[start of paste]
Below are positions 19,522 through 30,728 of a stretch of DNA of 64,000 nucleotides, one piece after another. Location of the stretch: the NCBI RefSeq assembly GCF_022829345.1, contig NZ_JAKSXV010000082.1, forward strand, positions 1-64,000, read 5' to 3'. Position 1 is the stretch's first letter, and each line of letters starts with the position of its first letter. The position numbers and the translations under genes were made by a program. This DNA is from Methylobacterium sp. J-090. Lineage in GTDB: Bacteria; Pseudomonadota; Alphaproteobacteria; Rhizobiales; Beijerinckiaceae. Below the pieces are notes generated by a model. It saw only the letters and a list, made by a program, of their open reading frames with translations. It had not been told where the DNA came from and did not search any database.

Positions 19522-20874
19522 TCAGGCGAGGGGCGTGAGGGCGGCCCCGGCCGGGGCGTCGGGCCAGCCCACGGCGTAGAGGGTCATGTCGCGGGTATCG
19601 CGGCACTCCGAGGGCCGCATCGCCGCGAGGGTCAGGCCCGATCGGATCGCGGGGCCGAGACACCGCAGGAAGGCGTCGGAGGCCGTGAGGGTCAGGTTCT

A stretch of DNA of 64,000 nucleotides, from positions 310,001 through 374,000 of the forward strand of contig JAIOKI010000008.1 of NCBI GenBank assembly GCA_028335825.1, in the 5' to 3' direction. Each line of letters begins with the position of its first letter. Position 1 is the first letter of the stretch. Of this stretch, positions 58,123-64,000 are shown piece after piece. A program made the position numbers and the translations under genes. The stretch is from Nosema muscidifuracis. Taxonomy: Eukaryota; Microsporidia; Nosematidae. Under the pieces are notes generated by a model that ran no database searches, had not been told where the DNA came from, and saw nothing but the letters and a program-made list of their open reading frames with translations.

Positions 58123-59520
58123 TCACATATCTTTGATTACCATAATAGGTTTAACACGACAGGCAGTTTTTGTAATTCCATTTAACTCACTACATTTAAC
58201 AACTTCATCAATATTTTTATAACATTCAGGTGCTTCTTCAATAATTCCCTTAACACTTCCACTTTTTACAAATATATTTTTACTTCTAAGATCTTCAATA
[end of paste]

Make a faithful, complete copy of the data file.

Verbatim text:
Below are positions 19,522 through 30,728 of a stretch of DNA of 64,000 nucleotides, one piece after another. Location of the stretch: the NCBI RefSeq assembly GCF_022829345.1, contig NZ_JAKSXV010000082.1, forward strand, positions 1-64,000, read 5' to 3'. Position 1 is the stretch's first letter, and each line of letters starts with the position of its first letter. The position numbers and the translations under genes were made by a program. This DNA is from Methylobacterium sp. J-090. Lineage in GTDB: Bacteria; Pseudomonadota; Alphaproteobacteria; Rhizobiales; Beijerinckiaceae. Below the pieces are notes generated by a model. It saw only the letters and a list, made by a program, of their open reading frames with translations. It had not been told where the DNA came from and did not search any database.

Positions 19522-20874
19522 TCAGGCGAGGGGCGTGAGGGCGGCCCCGGCCGGGGCGTCGGGCCAGCCCACGGCGTAGAGGGTCATGTCGCGGGTATCG
19601 CGGCACTCCGAGGGCCGCATCGCCGCGAGGGTCAGGCCCGATCGGATCGCGGGGCCGAGACACCGCAGGAAGGCGTCGGAGGCCGTGAGGGTCAGGTTCT

A stretch of DNA of 64,000 nucleotides, from positions 310,001 through 374,000 of the forward strand of contig JAIOKI010000008.1 of NCBI GenBank assembly GCA_028335825.1, in the 5' to 3' direction. Each line of letters begins with the position of its first letter. Position 1 is the first letter of the stretch. Of this stretch, positions 58,123-64,000 are shown piece after piece. A program made the position numbers and the translations under genes. The stretch is from Nosema muscidifuracis. Taxonomy: Eukaryota; Microsporidia; Nosematidae. Under the pieces are notes generated by a model that ran no database searches, had not been told where the DNA came from, and saw nothing but the letters and a program-made list of their open reading frames with translations.

Positions 58123-59520
58123 TCACATATCTTTGATTACCATAATAGGTTTAACACGACAGGCAGTTTTTGTAATTCCATTTAACTCACTACATTTAAC
58201 AACTTCATCAATATTTTTATAACATTCAGGTGCTTCTTCAATAATTCCCTTAACACTTCCACTTTTTACAAATATATTTTTACTTCTAAGATCTTCAATA